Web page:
The court would feature two Italian Americans, a Latina, and an African American—and no white Anglo-Saxon Protestants.
When Viking invaders tore through 9th-century Europe, only one Anglo-Saxon leader was able to withstand their ferocious onslaught.
Americans with funny names like Kagan or Shapira might also feel that Anglo-Saxon heritage shouldn't be a requirement for office.
Romney also showed diplomatic sense when he declined to play the Anglo-Saxon card earlier brandished by one of his aides.
According to an account in The Anglo-Saxon Chronicle, written in the 9th century, that failed Viking raid was hardly a one-off.
Of a truth the virtue of loyalty has not been the predominant feature of the Anglo-Saxon races.
But rough plenty seems to be sufficient for the Anglo-Saxon.
The m is the m in the Anglo-Saxon words innema, &c.; whilst the -st is the common sign of the superlative.
Pentecost is recorded as a personal name in Anglo-Saxon times.
All this, I say, is worth telling to any intelligent person who believes in the haughty theory of Anglo-Saxon superiority.
Old English Angli Saxones (plural), from Latin Anglo-Saxones, in which Anglo- is an adjective, thus literally "English Saxons," as opposed to those of the Continent (now called "Old Saxons"). Properly in reference to the Saxons of ancient Wessex, Essex, Middlesex, and Sussex.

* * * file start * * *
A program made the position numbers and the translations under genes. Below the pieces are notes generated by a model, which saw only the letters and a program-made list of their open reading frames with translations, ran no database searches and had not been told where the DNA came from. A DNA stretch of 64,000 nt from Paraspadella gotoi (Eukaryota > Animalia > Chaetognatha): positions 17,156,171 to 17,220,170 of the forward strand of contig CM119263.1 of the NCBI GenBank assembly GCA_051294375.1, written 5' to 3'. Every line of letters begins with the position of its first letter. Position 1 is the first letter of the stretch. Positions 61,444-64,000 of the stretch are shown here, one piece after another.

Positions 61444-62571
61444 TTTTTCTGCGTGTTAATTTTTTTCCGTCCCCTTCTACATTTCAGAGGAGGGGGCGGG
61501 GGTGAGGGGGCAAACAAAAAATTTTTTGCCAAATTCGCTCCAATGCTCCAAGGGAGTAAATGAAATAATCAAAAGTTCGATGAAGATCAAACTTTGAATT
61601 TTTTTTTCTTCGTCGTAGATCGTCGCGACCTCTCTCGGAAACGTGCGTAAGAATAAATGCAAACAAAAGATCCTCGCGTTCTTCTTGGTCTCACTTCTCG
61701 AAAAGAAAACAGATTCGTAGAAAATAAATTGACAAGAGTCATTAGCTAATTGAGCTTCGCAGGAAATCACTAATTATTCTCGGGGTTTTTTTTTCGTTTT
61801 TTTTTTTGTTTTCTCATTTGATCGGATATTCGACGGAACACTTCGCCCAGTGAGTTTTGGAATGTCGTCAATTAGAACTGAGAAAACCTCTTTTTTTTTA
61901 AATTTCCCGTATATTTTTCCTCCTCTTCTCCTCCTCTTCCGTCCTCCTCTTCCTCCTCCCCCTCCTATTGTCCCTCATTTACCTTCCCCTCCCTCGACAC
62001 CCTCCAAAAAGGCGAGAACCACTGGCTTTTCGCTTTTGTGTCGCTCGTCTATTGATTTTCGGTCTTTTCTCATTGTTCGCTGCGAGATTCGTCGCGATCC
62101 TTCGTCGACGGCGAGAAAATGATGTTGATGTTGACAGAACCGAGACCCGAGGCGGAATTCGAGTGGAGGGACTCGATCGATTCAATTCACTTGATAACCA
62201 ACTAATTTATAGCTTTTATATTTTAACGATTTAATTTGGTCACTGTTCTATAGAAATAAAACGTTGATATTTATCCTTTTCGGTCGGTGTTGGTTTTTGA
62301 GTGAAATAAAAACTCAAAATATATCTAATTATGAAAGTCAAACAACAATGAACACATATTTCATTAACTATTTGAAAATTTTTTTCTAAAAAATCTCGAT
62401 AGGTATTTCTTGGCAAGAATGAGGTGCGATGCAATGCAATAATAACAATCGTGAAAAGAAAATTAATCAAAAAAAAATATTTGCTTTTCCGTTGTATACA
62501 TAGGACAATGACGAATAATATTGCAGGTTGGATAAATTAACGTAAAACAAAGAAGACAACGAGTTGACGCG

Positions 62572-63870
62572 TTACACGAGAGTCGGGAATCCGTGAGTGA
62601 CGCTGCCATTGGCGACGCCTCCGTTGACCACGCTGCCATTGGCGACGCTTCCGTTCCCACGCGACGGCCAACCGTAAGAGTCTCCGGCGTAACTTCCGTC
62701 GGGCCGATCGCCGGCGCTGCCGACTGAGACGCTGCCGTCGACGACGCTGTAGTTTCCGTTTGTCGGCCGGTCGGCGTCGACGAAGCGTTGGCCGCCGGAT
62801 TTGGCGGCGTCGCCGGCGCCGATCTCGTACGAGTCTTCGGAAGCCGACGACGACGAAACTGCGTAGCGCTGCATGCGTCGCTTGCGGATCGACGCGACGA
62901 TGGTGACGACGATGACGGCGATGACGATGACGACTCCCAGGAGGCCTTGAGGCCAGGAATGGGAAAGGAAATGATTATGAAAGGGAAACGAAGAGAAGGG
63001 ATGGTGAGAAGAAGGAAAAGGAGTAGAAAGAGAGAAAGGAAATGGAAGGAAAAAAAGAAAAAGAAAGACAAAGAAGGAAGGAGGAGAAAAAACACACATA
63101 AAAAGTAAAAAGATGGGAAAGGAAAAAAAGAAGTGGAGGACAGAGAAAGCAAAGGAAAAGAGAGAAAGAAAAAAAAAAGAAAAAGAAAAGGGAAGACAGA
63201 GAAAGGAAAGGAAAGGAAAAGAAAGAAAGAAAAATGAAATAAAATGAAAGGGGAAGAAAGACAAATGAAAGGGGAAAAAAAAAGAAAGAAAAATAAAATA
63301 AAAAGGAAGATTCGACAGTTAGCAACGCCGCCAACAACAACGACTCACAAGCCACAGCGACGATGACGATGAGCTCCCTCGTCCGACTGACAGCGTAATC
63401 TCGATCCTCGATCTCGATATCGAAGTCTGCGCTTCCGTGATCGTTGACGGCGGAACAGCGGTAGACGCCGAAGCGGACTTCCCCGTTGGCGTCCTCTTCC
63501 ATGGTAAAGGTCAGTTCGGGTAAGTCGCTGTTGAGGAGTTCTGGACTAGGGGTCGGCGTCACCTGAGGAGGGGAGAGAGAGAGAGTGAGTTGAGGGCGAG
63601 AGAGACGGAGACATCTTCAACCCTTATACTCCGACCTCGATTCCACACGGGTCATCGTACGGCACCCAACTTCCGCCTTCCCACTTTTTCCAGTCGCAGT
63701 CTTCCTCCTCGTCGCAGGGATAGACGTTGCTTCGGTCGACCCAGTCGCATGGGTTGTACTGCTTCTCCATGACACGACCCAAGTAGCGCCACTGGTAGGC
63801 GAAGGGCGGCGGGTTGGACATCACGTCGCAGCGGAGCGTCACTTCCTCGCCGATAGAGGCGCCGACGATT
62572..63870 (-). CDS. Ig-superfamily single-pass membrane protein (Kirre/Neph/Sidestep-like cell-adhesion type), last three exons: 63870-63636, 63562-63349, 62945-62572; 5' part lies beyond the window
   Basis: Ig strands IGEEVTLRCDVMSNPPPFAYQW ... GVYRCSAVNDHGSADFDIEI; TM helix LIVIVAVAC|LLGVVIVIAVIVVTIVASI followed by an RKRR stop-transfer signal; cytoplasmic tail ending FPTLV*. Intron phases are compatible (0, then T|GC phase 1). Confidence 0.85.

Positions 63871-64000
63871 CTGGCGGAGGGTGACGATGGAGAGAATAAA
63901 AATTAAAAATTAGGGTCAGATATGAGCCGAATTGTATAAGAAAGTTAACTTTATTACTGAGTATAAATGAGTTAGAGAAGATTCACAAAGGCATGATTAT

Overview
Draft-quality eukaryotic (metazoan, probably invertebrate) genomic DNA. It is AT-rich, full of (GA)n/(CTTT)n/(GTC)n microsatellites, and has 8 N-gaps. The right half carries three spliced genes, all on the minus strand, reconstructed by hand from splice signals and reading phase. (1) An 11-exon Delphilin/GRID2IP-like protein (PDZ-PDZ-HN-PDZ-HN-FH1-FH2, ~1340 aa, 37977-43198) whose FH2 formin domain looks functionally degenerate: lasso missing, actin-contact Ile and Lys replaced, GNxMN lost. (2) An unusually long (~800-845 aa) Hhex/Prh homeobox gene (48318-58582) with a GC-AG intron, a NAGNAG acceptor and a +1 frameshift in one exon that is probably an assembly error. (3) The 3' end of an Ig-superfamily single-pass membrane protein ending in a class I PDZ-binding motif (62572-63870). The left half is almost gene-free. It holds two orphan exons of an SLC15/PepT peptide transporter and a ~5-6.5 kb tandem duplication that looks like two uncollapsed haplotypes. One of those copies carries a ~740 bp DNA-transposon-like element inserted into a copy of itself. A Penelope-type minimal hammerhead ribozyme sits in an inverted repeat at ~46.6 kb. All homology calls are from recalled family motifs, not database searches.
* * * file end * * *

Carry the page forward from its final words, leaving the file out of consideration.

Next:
I am a suthern man, I can not geste 'rum, ram, ruf' by letter. [Chaucer, "Parson's Prologue and Tale"]After the Norman-French invasion of 1066, the peoples of the island were distinguished as English and French, but after a few generations all were English, and Latin-speaking scribes, who knew and cared little about Germanic history, began to use Anglo-Saxones to refer to the pre-1066 inhabitants and their descendants. When interest in Old English writing revived c.1586, the word was extended to the language we now call Old English. It has been used rhetorically for "English" in an ethnological sense from 1832, and revisioned as Angle + Saxon.